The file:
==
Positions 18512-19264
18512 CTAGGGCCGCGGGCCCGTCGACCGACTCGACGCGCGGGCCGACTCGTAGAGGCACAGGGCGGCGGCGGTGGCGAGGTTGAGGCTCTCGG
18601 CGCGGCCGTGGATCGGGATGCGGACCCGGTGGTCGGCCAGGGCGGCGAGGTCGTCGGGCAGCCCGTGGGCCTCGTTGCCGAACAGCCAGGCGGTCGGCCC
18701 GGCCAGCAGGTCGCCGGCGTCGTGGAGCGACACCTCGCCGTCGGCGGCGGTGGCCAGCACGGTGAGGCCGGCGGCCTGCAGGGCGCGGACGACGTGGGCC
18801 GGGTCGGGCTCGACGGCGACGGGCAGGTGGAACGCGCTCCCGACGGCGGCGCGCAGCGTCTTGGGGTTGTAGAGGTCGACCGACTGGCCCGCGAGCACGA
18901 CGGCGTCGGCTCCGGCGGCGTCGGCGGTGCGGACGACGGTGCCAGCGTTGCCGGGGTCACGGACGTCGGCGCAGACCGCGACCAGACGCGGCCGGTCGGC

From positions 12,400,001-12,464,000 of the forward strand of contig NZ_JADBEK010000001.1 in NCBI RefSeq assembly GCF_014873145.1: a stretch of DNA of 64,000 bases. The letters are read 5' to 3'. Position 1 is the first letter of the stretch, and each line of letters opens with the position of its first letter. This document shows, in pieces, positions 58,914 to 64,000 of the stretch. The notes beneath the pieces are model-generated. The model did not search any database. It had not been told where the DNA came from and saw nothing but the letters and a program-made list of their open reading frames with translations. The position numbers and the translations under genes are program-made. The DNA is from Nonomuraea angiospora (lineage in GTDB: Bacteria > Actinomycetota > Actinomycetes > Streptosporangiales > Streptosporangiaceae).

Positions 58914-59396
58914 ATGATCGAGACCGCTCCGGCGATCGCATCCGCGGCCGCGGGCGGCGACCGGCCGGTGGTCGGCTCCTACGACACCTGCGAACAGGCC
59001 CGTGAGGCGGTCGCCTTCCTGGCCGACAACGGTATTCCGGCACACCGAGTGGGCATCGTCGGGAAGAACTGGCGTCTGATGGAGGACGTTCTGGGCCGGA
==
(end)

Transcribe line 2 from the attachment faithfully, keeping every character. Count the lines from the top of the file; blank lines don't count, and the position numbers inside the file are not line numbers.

18512 CTAGGGCCGCGGGCCCGTCGACCGACTCGACGCGCGGGCCGACTCGTAGAGGCACAGGGCGGCGGCGGTGGCGAGGTTGAGGCTCTCGG